How can you call this Christian?

‘It’s one thing for Americans to be confused on the finer points or even hotly debated elements of theology,’ Barna explained. ‘But for Americans to misunderstand or to flat out reject the Bible as a foundational source of truth and moral guidance, to reject salvation by grace alone, and to reject core doctrines of the Christian faith points to a major crisis in our society.’”

This crisis starts, by the way, in the family. “Family breakdown is in fact the largest single social disaster plaguing the post-Christian society…When the family breaks down, we get crime, drug-taking, impoverishment, psychological problems, and much else at the personal level; and we get a cycle of deprivation, the growth of an underclass, spiraling social-welfare costs, over-government, and severe budgetary problems at a national level.”

Only 6% of Americans possess a biblical worldview.  biblical worldview – which refers to consistently interpreting and responding to life situations based on biblical principles and teachings.”

Some have called the emerging, ambiguous religious outlook a mouthful of a term, “Moral Therapeutic Deism.” This jargon probably does not help much, but it may be helpful to recognize what it stands for:  

  • God wants people to be good, nice, and fair.
  • The central goal of life is to be happy and to feel good about oneself.
  • God does not need to be particularly involved in one's life except when God is needed to resolve a problem.
  • Good people go to heaven when they die.

Christians, those who actually believe the Bible for what it claims that it is, the inerrant, infallible Word of God, cannot embrace these watered down, fake Christianity viewpoints of so-called Moral Therapeutic Deism.

We do not just believe God exists but believe he is actively engaged in our lives.

Yes, we believe we should be nice, but the real challenge is we know we must follow the Lord and not sin. We know that in contemporary terms “fair” means everyone gets what he or she wants and everyone must get the same, which is not realistic, not always right, and ironically, in the end not “fair.” We know that being happy is not the end-goal of life; working to glorify God is our ultimate goal.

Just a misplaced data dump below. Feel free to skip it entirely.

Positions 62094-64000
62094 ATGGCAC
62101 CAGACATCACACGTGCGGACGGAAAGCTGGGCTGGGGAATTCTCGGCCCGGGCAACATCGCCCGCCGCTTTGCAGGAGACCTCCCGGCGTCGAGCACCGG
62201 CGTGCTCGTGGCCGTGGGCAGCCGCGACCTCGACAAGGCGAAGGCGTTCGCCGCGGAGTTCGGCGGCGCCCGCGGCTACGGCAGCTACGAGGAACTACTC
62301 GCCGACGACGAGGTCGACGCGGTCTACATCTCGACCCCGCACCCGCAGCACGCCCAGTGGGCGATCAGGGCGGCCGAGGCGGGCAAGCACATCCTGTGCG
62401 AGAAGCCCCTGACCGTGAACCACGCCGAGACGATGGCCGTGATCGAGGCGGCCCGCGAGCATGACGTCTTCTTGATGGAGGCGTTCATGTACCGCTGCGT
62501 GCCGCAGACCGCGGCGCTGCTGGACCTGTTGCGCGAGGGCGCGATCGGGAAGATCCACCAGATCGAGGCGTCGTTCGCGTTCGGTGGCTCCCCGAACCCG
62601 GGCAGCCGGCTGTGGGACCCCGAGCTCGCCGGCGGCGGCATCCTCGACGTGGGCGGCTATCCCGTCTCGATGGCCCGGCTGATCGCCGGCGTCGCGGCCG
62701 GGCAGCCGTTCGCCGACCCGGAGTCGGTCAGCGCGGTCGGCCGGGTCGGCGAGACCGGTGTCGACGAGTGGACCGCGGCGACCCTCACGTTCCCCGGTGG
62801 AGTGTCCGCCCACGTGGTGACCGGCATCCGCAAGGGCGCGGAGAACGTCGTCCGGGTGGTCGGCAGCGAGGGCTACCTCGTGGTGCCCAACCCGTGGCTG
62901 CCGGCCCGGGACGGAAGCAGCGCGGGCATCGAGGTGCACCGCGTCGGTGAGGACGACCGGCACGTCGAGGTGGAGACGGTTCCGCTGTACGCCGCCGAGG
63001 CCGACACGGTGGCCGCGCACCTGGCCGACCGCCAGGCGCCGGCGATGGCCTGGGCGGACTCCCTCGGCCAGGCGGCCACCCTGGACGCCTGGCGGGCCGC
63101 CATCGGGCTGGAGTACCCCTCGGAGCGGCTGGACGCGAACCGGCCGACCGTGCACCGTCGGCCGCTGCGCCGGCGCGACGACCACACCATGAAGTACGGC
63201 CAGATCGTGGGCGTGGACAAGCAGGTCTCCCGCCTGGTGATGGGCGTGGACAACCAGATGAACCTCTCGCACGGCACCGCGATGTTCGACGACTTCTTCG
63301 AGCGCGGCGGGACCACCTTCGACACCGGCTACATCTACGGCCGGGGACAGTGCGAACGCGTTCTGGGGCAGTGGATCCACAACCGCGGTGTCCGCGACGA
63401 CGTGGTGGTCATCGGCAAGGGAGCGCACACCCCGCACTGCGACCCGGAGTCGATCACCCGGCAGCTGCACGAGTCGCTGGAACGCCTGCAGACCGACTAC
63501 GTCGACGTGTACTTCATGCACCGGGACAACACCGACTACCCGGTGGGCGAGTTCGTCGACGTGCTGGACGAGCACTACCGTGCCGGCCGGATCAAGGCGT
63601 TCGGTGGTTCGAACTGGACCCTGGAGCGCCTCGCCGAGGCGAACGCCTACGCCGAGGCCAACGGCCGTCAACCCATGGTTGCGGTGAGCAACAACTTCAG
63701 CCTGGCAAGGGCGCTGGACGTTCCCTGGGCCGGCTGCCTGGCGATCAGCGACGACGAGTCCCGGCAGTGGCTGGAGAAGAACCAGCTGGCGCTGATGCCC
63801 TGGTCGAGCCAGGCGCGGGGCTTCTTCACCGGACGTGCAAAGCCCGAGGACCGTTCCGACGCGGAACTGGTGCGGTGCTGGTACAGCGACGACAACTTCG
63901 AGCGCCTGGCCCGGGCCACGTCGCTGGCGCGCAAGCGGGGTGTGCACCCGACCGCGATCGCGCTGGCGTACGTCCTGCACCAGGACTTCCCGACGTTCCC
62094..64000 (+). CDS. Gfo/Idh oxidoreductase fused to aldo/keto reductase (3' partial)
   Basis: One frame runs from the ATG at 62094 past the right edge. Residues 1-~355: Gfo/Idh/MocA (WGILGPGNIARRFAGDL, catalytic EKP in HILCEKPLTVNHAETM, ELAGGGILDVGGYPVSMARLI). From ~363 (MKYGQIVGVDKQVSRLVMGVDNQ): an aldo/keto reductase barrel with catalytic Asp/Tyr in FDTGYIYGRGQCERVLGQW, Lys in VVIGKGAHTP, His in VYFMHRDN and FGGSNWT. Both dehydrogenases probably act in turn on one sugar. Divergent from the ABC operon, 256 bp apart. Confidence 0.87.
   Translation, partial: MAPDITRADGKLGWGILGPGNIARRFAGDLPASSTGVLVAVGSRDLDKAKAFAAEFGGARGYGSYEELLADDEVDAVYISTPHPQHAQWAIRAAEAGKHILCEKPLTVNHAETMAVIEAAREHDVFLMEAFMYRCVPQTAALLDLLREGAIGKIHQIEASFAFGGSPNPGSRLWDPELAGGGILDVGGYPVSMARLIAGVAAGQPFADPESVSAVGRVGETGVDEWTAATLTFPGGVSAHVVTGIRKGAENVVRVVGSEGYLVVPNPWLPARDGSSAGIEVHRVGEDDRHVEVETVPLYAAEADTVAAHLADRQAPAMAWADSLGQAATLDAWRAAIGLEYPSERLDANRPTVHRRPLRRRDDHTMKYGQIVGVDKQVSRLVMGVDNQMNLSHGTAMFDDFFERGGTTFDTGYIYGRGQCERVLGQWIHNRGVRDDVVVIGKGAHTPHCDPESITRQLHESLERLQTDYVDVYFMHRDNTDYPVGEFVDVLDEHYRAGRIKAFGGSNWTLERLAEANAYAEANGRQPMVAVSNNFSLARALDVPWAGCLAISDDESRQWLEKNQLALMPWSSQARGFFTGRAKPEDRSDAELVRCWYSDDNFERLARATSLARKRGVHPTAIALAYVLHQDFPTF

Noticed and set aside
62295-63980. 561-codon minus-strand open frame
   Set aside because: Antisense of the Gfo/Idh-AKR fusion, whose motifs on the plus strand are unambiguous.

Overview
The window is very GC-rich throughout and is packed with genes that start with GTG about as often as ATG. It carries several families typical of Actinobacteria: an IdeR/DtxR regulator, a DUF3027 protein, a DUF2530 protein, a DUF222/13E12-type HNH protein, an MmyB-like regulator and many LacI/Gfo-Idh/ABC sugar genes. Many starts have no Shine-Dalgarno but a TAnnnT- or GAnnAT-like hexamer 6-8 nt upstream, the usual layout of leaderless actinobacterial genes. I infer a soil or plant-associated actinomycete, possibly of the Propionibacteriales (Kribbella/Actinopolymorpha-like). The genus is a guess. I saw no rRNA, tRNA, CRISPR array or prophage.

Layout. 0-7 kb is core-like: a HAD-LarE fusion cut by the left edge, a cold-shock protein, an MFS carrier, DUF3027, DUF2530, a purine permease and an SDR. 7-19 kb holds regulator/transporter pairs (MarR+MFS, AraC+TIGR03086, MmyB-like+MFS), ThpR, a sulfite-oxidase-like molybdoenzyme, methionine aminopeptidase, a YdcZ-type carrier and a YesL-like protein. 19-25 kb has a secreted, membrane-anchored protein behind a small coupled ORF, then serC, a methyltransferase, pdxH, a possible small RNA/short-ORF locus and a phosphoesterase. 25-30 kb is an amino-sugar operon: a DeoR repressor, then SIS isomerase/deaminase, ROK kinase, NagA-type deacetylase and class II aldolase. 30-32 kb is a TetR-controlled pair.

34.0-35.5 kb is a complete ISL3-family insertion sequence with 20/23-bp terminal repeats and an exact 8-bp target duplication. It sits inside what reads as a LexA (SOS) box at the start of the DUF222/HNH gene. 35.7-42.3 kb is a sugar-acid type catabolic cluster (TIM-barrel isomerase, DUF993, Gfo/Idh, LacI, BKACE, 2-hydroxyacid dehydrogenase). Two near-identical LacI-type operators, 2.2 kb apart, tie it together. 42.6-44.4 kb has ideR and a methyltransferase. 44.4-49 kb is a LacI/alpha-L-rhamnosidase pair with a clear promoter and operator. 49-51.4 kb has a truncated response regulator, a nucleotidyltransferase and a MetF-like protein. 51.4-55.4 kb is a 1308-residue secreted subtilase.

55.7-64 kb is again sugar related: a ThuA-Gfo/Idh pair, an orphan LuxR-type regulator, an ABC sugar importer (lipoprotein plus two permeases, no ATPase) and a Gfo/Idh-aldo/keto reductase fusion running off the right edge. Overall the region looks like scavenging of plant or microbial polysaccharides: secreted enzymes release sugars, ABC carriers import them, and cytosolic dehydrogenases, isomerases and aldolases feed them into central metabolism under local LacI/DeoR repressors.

And Christians know that we are not righteous and not worthy of heaven no matter what life we lead, and that everyone needs to respond to the Good News of the Gospel, that Jesus died to pay for our sin so that we might be forgiven, liberated from sin, and one day indeed go to heaven.

Today’s post-Christian world, with its self-centeredness, its quest for happiness and rejection of sacred order and transcendent values, is a rival religion to authentic Christianity.

The term “post-Christian” has some value as a descriptor of an age, but frankly I don’t like it much, because I don’t believe the world will ever be without Christians or Christian witness and influence. 

Our calling in this, our moment, is to discern truth from error, speak the truth in love, and to “always be prepared to give an answer to everyone who asks you to give the reason for the hope that you have. But do this with gentleness and respect,” (1 Pet. 3:15).

We are to be real.

Well, we’ll see you again soon. This podcast is about Discerning What Is Best. If you find this thought-provoking and helpful, follow us on your favorite podcast platform. Download an episode for your friends. For more Christian commentary, check my website, r-e-x-m as in Martin, that’s 

And remember, it is for freedom that Christ has set us free. Stand firm.

© Rex M. Rogers – All Rights Reserved, 2022